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THE PHARMA REVIEW (NOVEMBER 2009)

Therapeutic Potential of Curcumin in Prostate Cancer

R.A. Hajare, S.A. Bajad, K.S. Parwani, N.A.Chandekar, A.V.Chandewar

Abstract: Prostate cancer is the second leading cause of cancer death in men. There is increasing evidence that the stringent selective pressure imposed by androgen ablation therapy on the residual prostate cancer cells may actually accelerate the development of the hormone refractory and bone metastatic phenotype. The propensity of prostate cancer to establish osseous metastases is very likely mediated by the osteomimetic properties of the prostate cancer cells. Prostate cancer cells acquire these “bone-like” properties in order to survive in the bony microenvironment. This process is facilitated by common growth factor trophisms between the bone stromal cells, osteoblasts, and the prostate cancer cells wherein a number of growth factors and their receptors are involved. Thus, a general inhibition of the tyrosine kinase signaling pathways may have a therapeutic advantage in interfering with the metastatic potential of these prostate cancer cells. This study focuses on the potential of curcumin, a plant based non-toxic tyrosine kinase inhibitor in interfering with the development of bone like properties of C4-2B, a highly metastatic derivative of LNCaP prostate cancer cell line.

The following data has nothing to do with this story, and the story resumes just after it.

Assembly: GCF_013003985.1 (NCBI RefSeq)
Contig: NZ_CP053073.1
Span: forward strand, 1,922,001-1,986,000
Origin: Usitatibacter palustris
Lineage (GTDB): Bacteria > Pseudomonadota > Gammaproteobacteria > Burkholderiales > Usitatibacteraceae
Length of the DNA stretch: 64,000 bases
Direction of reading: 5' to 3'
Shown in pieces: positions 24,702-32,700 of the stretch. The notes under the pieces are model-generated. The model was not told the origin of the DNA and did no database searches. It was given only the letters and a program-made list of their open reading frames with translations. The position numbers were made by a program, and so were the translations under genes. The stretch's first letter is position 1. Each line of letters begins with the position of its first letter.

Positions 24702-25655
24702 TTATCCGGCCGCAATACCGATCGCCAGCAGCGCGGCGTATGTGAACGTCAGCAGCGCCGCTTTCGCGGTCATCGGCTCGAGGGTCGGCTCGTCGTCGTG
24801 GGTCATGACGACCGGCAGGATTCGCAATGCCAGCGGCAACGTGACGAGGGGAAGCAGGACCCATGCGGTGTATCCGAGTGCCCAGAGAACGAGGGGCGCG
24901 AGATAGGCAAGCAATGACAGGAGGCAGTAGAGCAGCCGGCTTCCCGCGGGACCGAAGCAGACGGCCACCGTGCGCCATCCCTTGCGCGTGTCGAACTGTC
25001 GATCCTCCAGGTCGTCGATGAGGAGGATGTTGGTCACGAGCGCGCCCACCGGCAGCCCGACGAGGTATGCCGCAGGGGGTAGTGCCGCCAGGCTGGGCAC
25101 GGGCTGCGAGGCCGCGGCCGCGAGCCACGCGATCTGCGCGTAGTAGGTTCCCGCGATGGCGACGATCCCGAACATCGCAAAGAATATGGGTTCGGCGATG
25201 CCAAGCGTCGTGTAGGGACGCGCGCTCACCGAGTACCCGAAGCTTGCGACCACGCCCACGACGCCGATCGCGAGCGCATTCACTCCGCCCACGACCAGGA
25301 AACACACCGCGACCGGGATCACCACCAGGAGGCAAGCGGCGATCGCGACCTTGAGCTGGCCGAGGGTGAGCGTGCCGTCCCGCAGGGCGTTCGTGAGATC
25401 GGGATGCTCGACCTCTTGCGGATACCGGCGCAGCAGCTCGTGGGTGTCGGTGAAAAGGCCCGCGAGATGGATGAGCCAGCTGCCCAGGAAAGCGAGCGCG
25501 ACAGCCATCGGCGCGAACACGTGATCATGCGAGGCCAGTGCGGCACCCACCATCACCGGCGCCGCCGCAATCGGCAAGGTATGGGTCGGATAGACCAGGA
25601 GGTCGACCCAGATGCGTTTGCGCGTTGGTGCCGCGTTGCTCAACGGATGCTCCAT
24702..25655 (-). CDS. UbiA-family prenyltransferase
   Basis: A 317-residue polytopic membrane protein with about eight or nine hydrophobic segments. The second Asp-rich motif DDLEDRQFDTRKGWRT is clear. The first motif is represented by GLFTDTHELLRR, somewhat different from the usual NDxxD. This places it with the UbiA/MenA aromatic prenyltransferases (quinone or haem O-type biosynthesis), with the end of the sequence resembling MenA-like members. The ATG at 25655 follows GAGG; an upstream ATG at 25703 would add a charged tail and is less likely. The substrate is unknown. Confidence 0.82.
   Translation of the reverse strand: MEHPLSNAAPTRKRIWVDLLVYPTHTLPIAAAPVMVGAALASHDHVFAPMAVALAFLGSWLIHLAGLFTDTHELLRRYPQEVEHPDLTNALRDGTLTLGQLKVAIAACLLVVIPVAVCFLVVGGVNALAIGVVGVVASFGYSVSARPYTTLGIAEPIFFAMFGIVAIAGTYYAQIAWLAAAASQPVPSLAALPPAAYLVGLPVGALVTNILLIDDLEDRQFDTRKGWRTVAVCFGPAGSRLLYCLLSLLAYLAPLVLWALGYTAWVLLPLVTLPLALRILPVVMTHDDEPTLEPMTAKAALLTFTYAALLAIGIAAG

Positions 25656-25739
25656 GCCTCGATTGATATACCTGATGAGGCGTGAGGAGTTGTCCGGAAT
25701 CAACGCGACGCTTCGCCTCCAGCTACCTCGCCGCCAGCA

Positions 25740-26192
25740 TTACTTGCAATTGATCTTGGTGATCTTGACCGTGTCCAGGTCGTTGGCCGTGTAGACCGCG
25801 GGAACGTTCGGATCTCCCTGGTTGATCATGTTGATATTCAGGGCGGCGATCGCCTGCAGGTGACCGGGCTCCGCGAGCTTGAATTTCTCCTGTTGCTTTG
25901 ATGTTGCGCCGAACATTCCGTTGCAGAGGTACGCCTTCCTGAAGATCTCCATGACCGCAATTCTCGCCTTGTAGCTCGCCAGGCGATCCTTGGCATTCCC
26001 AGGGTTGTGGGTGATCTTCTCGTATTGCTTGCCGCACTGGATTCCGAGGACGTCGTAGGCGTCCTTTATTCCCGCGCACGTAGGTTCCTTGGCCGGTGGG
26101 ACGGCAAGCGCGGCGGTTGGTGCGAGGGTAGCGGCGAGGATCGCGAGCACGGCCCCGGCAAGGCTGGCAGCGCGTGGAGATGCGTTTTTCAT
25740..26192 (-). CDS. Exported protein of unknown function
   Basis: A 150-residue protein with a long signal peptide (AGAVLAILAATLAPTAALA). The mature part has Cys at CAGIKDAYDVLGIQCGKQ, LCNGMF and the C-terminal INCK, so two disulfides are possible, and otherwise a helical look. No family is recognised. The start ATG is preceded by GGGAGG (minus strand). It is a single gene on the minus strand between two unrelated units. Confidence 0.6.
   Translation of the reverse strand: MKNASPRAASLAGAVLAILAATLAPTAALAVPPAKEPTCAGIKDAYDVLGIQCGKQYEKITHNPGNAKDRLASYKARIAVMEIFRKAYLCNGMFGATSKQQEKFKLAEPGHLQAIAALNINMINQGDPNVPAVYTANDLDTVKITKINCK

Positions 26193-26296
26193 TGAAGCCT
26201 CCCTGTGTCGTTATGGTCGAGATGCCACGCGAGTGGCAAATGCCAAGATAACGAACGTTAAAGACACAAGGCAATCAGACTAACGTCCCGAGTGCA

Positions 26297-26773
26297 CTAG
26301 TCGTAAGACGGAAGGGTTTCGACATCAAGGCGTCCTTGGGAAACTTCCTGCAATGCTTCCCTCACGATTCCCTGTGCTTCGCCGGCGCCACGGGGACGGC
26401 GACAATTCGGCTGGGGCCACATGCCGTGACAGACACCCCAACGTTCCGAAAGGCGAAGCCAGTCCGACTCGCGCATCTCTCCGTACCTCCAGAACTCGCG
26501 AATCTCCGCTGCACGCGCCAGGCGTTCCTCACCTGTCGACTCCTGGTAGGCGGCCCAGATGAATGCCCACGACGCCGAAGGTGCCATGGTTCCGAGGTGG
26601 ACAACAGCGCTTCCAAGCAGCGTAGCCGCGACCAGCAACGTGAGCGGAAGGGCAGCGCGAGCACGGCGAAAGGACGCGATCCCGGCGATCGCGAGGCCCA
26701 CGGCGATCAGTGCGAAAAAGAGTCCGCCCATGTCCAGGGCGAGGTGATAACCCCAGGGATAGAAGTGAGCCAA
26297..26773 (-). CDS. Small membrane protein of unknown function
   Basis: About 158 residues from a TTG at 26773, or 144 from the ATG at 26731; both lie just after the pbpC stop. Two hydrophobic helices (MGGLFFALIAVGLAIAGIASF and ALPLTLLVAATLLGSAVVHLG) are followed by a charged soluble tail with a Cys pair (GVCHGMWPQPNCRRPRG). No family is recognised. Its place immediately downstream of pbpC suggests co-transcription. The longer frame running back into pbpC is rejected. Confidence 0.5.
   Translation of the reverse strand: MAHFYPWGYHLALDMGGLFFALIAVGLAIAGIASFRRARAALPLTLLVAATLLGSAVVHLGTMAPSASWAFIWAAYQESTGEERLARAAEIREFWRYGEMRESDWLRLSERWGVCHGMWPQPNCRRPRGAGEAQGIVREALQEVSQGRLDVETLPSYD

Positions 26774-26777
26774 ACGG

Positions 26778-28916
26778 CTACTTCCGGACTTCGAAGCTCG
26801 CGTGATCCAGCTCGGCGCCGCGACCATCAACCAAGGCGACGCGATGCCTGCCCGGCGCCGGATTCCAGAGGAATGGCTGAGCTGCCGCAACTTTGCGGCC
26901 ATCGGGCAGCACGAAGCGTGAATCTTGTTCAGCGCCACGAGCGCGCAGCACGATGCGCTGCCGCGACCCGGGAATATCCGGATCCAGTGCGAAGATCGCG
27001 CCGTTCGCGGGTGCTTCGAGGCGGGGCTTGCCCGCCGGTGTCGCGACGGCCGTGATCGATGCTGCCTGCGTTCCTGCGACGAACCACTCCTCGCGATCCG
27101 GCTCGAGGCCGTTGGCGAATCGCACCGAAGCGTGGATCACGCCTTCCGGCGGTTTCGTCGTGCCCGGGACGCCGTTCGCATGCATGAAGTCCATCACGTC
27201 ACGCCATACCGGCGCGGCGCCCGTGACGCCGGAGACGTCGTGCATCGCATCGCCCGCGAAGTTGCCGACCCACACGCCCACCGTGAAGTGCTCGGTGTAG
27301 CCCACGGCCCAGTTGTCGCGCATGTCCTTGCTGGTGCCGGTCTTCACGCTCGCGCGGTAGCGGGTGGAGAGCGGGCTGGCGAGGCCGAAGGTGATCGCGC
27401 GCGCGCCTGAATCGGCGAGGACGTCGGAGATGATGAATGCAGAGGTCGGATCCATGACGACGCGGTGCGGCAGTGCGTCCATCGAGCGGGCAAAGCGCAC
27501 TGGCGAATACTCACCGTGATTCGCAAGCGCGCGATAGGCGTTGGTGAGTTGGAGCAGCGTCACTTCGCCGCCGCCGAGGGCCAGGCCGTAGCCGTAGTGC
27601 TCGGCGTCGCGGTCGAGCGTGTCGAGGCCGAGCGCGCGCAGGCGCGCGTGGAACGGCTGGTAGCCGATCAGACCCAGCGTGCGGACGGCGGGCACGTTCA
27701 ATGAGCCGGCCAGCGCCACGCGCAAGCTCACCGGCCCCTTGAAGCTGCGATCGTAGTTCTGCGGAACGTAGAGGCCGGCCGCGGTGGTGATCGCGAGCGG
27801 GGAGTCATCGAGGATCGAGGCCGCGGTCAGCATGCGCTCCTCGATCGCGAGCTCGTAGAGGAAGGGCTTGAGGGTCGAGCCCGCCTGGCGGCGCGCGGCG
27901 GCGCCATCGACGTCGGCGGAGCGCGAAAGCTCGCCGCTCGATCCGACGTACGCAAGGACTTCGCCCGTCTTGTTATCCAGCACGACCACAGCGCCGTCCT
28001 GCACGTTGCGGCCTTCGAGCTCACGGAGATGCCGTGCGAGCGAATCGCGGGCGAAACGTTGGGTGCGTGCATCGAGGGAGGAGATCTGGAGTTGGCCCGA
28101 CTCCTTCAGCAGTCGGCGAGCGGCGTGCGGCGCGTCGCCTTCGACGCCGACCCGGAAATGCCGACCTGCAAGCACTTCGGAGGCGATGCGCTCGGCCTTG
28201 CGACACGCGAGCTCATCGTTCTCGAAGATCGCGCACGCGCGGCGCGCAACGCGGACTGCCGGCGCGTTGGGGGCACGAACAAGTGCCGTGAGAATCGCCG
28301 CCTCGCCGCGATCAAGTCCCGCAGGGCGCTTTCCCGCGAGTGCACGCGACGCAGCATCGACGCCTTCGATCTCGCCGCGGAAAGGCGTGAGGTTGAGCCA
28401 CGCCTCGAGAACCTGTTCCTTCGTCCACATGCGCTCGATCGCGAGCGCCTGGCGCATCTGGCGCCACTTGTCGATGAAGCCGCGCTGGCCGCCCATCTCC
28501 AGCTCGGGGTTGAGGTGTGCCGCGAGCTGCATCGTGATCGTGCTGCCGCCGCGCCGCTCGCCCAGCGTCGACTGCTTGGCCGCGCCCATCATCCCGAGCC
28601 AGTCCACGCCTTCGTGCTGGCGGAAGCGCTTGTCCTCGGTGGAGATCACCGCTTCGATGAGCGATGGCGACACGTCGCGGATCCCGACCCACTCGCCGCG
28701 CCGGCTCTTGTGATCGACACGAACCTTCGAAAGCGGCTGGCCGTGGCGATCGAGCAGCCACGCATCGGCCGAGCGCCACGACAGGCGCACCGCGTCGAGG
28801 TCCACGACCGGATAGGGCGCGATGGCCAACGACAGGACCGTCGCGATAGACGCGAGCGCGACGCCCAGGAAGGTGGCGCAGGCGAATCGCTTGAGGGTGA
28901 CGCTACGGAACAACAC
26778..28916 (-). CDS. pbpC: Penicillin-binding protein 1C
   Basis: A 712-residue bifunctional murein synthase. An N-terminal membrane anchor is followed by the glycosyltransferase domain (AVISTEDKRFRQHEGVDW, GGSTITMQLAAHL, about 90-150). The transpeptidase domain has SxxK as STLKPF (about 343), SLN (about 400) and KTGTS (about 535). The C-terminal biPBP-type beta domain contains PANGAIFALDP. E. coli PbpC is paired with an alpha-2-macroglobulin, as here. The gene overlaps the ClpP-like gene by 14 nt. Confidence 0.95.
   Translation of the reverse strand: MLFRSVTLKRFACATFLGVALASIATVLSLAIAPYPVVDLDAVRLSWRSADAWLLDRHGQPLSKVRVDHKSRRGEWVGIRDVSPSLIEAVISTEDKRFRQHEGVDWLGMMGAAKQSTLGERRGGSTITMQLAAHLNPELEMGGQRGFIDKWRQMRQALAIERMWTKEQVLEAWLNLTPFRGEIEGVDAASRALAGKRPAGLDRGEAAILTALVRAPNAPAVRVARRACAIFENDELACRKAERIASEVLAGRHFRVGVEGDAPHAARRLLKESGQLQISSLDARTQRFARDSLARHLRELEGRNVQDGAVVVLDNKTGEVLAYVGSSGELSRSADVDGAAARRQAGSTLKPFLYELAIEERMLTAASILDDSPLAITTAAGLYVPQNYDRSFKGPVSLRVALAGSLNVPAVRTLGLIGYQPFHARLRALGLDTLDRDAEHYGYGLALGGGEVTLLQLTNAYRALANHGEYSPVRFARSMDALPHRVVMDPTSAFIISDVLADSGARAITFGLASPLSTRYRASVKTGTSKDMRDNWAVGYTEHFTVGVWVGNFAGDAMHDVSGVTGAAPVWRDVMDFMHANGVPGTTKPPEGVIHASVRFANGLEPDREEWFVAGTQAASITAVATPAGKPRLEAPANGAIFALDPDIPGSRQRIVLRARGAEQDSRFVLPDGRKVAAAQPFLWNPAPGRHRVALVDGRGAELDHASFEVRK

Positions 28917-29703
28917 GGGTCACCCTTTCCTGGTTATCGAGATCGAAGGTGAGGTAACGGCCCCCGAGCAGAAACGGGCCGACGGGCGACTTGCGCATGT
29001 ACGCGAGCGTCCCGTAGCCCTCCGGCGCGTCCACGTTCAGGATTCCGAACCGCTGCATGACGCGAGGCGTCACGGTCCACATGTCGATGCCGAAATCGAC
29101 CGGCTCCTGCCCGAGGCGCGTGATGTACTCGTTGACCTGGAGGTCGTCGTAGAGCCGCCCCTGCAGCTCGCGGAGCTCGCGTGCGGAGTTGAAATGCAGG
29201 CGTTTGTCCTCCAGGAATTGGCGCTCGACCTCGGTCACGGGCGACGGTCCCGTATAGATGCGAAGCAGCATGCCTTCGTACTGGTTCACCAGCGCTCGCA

Introduction
Curcumin (Diferuoylmethane), the yellow pigment in the rhizome of turmeric (Curcuma longa), an ingredient of curry spice, is known to exhibit a variety of pharmacological effects including antitumor, anti-inflammatory, and antiinfectious activities. Although its precise mode of action remains elusive, curcumin has been shown to suppress the activity of the AP-1 transcription factor in cells stimulated to proliferate. In this study, we predict that curcumin inhibited proliferation of thymocytes stimulated with concanavalin A (Con A) as well as that of human Jurkat lymphoblastoid cells in the logarithmic growth phase. The induction of apoptosis by curcumin in thymocytes was accompanied by partial suppression of AP-1 activity. Complete suppression of AP-1 activity was observed in Con A-treated, proliferating thymocytes. The capacity of curcumin to inhibit both cell growth and death strongly implies that these two biological processes share a common pathway at some point and that curcumin affects a common step, presumably involving a modulation of the AP-1 transcription factor.

  

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